By Michael Abeyta

AURORA, Colo. (CBS4)– Aurora City Council Member Alison Coombs is proposing raising the minimum wage in Colorado’s third largest city. Not everyone is supporting that idea, especially some business owners.

(credit: CBS)

“All the people working in the city of Aurora, need a higher wage,” said Coombs.

If her proposal is approved by the city council, it would raise minimum wage in Aurora above the $12 an hour state level to $20 over the next seven years.

Alik Kassner is a partner of a home healthcare business in Aurora. He says he supports paying employees a livable wage. His company already pays his employees over minimum wage, his business will never be able to pay employees more than they already do.

“I feel bad because business always gets put in the role as a bad guy in these discussions, but we’re always the ones that have to end up pointing out the economic realities,” Alik said.

(credit: CBS)

He says the reality is that many businesses can’t afford $20 an hour. Especially during an economic downturn.

“There’s no money for it. Neither on the government level or the business level,” Alik says. “I do marvel at the timing of this.”

Coombs says the data she’s reviewed indicates a higher minimum wage will help the economy.

“There a slight increase in small business growth. In addition, those job losses that are predicted don’t materialize,” says Coombs.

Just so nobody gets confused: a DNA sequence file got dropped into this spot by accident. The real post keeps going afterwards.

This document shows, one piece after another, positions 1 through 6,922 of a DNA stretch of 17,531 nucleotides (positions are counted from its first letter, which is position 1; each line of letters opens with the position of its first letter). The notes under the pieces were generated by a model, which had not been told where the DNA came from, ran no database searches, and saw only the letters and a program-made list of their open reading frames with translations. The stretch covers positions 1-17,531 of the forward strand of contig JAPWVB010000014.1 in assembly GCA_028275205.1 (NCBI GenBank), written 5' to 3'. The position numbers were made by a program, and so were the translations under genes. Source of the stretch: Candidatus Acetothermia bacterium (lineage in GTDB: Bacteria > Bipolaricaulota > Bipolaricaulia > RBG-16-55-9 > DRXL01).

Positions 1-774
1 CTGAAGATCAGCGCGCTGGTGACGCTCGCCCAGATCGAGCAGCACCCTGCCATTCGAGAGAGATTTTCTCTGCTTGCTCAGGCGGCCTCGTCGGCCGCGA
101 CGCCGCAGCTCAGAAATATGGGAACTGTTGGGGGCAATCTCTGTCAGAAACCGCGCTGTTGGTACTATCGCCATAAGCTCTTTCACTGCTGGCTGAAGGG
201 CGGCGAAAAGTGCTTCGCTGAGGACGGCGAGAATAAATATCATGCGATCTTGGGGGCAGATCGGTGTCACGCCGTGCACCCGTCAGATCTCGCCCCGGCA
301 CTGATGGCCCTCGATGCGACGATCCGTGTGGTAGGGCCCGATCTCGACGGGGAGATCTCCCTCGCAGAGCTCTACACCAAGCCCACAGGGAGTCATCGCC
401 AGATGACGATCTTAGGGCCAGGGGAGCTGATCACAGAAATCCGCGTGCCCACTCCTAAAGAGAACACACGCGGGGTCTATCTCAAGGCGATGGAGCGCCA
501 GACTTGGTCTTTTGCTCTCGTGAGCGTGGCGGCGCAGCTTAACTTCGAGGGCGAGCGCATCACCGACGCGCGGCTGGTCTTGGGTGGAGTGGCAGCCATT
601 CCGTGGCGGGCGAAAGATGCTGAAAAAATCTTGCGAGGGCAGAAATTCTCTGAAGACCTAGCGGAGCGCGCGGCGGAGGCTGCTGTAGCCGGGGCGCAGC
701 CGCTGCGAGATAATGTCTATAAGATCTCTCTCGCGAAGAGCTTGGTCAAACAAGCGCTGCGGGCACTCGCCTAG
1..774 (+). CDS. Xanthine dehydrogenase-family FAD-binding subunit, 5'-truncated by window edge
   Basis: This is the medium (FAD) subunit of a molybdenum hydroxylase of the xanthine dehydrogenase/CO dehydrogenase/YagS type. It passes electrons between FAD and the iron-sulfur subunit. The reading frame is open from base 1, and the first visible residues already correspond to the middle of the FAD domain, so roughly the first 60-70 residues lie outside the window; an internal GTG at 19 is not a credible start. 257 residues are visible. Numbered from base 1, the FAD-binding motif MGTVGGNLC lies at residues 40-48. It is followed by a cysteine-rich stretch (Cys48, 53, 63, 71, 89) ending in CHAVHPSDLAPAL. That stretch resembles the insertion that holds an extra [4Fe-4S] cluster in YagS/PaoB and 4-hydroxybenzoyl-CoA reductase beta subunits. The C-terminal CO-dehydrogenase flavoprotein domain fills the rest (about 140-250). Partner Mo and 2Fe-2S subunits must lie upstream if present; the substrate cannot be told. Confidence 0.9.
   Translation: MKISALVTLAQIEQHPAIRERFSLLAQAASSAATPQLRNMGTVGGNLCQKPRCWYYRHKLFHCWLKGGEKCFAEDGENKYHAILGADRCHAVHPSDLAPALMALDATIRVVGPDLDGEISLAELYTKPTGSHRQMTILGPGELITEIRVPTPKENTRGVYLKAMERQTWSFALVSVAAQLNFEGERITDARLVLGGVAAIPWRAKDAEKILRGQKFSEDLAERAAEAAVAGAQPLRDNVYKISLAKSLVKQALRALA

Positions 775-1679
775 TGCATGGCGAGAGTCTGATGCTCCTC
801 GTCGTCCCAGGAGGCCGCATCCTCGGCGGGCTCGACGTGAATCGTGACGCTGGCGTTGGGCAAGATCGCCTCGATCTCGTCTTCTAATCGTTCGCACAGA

(credit: CBS)

Alik says he knows his finances and says if this proposal is enacted he will shut down in Aurora causing his clients to loose care and his employees to lose their jobs.

“We cannot service that area anymore,” he says.

Michael Abeyta

Comments
  1. Tom says:

    Mr. Abeyta, after reading this story, I ask myself why you bothered to write it. Why did you accept Alison Coombs answers without digging into them. What data does she have and what is the source of the data? What makes her qualified to submit such a proposal? When she says that jobs will not disappear, what is this based upon. Government regulated minimum wage control leads to higher prices and doesn’t help entry level employees. Businesses facing increases in labor have two choices, raise prices or close their doors. The existing minimum wage laws in Colorado have already led to higher prices and higher expenses for rent. Simply take a step into any of our neighboring states to see the difference in prices and costs. The only winner for this proposal is more government taxes. By the way, you and your editor need to review your use of “loose” instead of lose.

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